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What is Ad in a proof?

  1. Jun 29, 2010 #1
    I'm reading QFT: Basics in Mathematics and Physics, by Eberhard Zeidler. Once in a while, in his proofs, I see the word (abbreviation?) Ad. For instance on page 375. The author is German and I suppose this imight be common practice in German texts. Does anyone here know what it means?
     
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  3. Jun 29, 2010 #2

    HallsofIvy

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    Since you don't give an example and most people will not have that book available, I think many will be able to answer this. Since this is posted under "Quantum Physics", and linear operators are often used there, without any more information I would suspect something line "adjoint" as in "ad T" is the adjoint of the operator T. Was "ad" used with an operator or just as a word on its own?
     
  4. Jun 29, 2010 #3
    I've seen it used as the prefix for an enumeration of the steps in a proof, but don't know what it stands for. I doubt it's mathematically significant, though I suppose it could also be used to refer back to an enumerated step.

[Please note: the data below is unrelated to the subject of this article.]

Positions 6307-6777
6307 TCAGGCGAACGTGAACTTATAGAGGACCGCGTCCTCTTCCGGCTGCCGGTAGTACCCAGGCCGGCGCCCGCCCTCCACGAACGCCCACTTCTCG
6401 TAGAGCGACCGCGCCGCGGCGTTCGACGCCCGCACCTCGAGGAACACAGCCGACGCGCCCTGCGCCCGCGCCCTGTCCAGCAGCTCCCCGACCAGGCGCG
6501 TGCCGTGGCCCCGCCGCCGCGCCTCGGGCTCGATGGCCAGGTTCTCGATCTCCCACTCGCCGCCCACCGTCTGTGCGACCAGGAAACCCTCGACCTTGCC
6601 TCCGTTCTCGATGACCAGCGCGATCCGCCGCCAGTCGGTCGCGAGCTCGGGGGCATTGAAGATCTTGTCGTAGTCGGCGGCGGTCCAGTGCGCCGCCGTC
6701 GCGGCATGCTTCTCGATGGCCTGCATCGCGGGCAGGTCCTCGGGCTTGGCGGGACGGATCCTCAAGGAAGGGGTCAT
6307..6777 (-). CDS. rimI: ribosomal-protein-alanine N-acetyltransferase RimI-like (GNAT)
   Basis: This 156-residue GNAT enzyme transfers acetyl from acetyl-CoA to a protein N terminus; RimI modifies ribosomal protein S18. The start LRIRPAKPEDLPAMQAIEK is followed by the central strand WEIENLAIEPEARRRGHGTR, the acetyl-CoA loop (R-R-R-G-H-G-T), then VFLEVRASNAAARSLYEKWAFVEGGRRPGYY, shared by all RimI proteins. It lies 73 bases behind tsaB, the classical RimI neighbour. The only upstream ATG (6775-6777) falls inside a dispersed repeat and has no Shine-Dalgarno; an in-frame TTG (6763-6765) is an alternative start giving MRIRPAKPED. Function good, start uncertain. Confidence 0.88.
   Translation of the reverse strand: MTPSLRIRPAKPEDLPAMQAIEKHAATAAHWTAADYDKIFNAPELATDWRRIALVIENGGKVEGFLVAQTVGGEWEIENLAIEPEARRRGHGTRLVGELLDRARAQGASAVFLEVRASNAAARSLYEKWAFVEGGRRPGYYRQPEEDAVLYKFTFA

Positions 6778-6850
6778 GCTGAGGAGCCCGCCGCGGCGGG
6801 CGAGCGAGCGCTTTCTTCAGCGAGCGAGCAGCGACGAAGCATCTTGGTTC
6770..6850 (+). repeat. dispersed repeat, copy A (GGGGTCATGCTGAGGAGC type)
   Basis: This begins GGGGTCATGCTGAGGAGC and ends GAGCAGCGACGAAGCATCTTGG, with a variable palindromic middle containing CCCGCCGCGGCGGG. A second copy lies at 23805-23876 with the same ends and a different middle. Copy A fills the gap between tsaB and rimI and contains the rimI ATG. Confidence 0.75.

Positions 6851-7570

5. Jun 29, 2010 #4
    I'm sorry, I didn't realize that there were some people that don't have a copy of the book. It must stand for some kind of enumeration like case N, case R, etc. That's how it is used on page 375.

    The form is like this:

    Theorem:
    (i) a = b
    (ii) b = c
    Proof.
    Ad (i) ...
    Ad (ii) ...
     
  6. Jun 29, 2010 #5
    It's an abbreviation for "Ad hoc" which means "for this" (case) as you guessed.
     
  7. Jun 29, 2010 #6
    Thanks unusualname.
     
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